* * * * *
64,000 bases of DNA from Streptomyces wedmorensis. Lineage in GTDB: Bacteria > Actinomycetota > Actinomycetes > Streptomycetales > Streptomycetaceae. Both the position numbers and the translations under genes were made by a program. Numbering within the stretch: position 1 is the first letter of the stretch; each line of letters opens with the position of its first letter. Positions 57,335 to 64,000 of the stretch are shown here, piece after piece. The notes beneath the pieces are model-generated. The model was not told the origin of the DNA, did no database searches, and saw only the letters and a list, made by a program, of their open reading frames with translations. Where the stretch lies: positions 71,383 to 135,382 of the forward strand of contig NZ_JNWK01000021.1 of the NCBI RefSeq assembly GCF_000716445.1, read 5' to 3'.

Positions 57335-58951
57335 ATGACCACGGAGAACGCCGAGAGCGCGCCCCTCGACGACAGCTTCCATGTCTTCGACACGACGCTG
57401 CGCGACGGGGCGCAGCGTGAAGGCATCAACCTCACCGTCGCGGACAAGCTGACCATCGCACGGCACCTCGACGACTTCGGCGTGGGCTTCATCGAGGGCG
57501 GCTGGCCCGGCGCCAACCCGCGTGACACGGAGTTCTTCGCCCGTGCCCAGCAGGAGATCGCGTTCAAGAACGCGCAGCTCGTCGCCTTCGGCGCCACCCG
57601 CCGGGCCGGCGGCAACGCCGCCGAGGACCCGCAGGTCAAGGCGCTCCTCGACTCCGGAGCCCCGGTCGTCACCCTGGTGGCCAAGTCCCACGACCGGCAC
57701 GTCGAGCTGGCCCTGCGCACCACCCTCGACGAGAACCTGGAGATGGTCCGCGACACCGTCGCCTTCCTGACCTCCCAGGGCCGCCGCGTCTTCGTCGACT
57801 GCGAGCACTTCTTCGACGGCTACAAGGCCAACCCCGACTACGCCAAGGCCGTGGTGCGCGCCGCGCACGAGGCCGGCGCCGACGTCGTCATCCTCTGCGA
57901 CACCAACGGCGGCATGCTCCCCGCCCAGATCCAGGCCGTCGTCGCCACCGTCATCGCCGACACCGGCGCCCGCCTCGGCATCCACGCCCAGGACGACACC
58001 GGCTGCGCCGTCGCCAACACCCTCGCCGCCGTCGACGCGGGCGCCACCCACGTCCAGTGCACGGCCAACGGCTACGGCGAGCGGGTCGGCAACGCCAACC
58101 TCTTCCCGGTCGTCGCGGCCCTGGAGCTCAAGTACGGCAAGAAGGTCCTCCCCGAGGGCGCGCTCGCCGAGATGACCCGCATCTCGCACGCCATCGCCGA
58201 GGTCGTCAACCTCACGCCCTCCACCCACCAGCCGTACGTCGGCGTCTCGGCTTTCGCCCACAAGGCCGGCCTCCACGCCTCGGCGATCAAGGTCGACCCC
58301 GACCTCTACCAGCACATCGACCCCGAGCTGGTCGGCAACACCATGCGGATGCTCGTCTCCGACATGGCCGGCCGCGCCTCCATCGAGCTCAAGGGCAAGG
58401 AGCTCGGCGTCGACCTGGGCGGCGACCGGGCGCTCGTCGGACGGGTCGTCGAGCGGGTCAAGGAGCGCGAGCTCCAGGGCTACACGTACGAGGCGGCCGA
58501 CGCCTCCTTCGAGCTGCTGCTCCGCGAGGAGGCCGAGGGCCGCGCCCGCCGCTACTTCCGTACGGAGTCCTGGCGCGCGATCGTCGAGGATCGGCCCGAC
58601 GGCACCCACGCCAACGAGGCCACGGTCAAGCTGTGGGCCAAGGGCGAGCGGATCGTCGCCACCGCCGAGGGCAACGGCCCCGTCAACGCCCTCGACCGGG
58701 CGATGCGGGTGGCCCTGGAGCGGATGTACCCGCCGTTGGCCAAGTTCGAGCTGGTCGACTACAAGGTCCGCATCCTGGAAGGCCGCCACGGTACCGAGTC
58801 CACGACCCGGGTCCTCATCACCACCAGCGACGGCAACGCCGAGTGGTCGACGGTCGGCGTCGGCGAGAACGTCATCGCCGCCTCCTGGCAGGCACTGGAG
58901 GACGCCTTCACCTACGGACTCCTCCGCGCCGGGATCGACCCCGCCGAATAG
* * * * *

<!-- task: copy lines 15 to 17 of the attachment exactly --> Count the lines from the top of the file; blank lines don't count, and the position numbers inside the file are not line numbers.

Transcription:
58501 CGCCTCCTTCGAGCTGCTGCTCCGCGAGGAGGCCGAGGGCCGCGCCCGCCGCTACTTCCGTACGGAGTCCTGGCGCGCGATCGTCGAGGATCGGCCCGAC
58601 GGCACCCACGCCAACGAGGCCACGGTCAAGCTGTGGGCCAAGGGCGAGCGGATCGTCGCCACCGCCGAGGGCAACGGCCCCGTCAACGCCCTCGACCGGG
58701 CGATGCGGGTGGCCCTGGAGCGGATGTACCCGCCGTTGGCCAAGTTCGAGCTGGTCGACTACAAGGTCCGCATCCTGGAAGGCCGCCACGGTACCGAGTC